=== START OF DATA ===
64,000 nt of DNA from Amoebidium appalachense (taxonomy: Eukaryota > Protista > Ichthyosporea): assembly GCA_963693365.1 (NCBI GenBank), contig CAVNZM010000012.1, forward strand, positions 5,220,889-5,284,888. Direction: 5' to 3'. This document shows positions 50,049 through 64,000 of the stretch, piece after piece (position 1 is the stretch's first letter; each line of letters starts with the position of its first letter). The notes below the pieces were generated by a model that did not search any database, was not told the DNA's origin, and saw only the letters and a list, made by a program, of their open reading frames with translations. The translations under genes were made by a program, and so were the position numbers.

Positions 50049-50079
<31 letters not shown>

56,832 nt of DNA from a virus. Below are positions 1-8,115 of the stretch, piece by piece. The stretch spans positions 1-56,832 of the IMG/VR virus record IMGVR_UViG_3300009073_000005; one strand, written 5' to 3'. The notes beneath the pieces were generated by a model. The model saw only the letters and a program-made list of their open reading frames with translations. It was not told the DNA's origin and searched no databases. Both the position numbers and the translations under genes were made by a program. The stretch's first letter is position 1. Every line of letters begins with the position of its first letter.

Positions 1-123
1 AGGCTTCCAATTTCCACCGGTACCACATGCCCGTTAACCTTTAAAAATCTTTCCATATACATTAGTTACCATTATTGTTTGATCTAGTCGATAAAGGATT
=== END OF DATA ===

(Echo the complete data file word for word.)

64,000 nt of DNA from Amoebidium appalachense (taxonomy: Eukaryota > Protista > Ichthyosporea): assembly GCA_963693365.1 (NCBI GenBank), contig CAVNZM010000012.1, forward strand, positions 5,220,889-5,284,888. Direction: 5' to 3'. This document shows positions 50,049 through 64,000 of the stretch, piece after piece (position 1 is the stretch's first letter; each line of letters starts with the position of its first letter). The notes below the pieces were generated by a model that did not search any database, was not told the DNA's origin, and saw only the letters and a list, made by a program, of their open reading frames with translations. The translations under genes were made by a program, and so were the position numbers.

Positions 50049-50079
<31 letters not shown>

56,832 nt of DNA from a virus. Below are positions 1-8,115 of the stretch, piece by piece. The stretch spans positions 1-56,832 of the IMG/VR virus record IMGVR_UViG_3300009073_000005; one strand, written 5' to 3'. The notes beneath the pieces were generated by a model. The model saw only the letters and a program-made list of their open reading frames with translations. It was not told the DNA's origin and searched no databases. Both the position numbers and the translations under genes were made by a program. The stretch's first letter is position 1. Every line of letters begins with the position of its first letter.

Positions 1-123
1 AGGCTTCCAATTTCCACCGGTACCACATGCCCGTTAACCTTTAAAAATCTTTCCATATACATTAGTTACCATTATTGTTTGATCTAGTCGATAAAGGATT